Plastic surgery has surged in popularity this year.
While Botox and fillers used to be reserved for the rich and famous, they’ve now become more mainstream.
To keep up with demand, new procedures and surgeries are springing up all the time.
So it should probably come to no surprise that Superdrug has now launched its own cosmetic service.
The high-street giant is now making Botox and dermal fillers available in stores.
After a consultation, customers who are over the age of 25 can get injected from £99.
This is significantly cheaper than similar treatments on the market, with Harley Street charging £300 for Botox sessions.
All Superdrug procedures are carried out in a private consultation room by qualified nurses.
Caris Newson, a Superdrug spokesperson, said: “This is the first time that we’re launching our own service with our highly qualified Superdrug nurse practitioners.
“We’re launching this service in response to customer demand for anti-wrinkle and skin rejuvenation treatments.
“People are telling us they want the reassurance that treatments will be given by nurse practitioners trained to the highest standards.”
While the procedures will now be more accessible than ever, Brits are urged to think carefully before braving the needle.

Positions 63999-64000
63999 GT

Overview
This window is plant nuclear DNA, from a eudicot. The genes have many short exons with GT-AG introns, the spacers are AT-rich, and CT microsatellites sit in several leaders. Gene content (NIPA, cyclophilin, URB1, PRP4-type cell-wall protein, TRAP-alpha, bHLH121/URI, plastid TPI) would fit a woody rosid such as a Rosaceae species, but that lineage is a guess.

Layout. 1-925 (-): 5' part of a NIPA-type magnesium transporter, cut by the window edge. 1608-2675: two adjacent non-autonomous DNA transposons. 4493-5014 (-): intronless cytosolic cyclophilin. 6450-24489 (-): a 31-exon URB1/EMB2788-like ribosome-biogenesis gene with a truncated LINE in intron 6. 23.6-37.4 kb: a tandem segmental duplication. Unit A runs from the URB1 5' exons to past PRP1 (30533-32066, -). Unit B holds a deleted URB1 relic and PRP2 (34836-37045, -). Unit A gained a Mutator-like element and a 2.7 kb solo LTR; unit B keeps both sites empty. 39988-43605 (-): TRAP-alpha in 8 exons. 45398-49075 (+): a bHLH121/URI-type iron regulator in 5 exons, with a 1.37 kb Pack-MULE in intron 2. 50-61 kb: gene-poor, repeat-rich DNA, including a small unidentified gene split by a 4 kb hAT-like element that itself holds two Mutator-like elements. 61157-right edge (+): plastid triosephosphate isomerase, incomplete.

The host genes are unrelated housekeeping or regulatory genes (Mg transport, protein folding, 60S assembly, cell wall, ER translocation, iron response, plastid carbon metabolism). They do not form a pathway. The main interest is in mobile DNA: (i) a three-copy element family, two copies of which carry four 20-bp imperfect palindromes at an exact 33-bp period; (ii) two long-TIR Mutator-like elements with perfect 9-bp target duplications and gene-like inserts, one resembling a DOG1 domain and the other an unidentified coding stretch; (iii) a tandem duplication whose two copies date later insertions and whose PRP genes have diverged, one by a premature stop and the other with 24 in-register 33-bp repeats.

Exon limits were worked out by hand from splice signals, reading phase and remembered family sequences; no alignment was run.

Consultant plastic surgeon Rajiv Grover, a British Association of Aesthetic Plastic Surgeons council member, said: “Just because Botox is being done on the high street, the public should not think it is like a beauty treatment.
“It is still a medical treatment with benefits and also significant risks, and people should be aware of that.”
A spokesperson for The British Association of Aesthetic Plastic Surgeons added: “While Superdrug may be hiring medically trained nurses, it is crucial members of the public do not treat having Botox and dermal fillers as casual beauty treatments, like brow threading or waxing.
“Administering an injection of any kind is a very serious procedure and requires an experienced and qualified health professional.
“All kinds of risks can arise, from infection, to incorrectly applied needle placement over delicate facial muscles – which can lead to paralysis.”